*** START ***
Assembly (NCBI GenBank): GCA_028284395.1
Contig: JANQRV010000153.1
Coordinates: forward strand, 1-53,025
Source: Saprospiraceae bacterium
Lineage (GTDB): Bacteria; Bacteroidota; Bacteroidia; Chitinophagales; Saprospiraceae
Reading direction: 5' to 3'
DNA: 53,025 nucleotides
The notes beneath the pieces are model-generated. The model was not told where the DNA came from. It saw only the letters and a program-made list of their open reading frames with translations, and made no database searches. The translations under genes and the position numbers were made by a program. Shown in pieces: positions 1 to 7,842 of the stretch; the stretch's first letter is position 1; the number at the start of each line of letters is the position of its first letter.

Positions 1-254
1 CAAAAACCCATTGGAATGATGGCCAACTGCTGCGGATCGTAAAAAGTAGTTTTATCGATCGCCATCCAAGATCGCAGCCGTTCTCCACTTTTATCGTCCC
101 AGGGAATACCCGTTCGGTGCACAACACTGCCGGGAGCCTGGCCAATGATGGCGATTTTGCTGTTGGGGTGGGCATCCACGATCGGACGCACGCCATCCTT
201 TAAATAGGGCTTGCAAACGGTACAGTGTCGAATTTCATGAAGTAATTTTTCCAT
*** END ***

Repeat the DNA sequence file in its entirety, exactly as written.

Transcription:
Assembly (NCBI GenBank): GCA_028284395.1
Contig: JANQRV010000153.1
Coordinates: forward strand, 1-53,025
Source: Saprospiraceae bacterium
Lineage (GTDB): Bacteria; Bacteroidota; Bacteroidia; Chitinophagales; Saprospiraceae
Reading direction: 5' to 3'
DNA: 53,025 nucleotides
The notes beneath the pieces are model-generated. The model was not told where the DNA came from. It saw only the letters and a program-made list of their open reading frames with translations, and made no database searches. The translations under genes and the position numbers were made by a program. Shown in pieces: positions 1 to 7,842 of the stretch; the stretch's first letter is position 1; the number at the start of each line of letters is the position of its first letter.

Positions 1-254
1 CAAAAACCCATTGGAATGATGGCCAACTGCTGCGGATCGTAAAAAGTAGTTTTATCGATCGCCATCCAAGATCGCAGCCGTTCTCCACTTTTATCGTCCC
101 AGGGAATACCCGTTCGGTGCACAACACTGCCGGGAGCCTGGCCAATGATGGCGATTTTGCTGTTGGGGTGGGCATCCACGATCGGACGCACGCCATCCTT
201 TAAATAGGGCTTGCAAACGGTACAGTGTCGAATTTCATGAAGTAATTTTTCCAT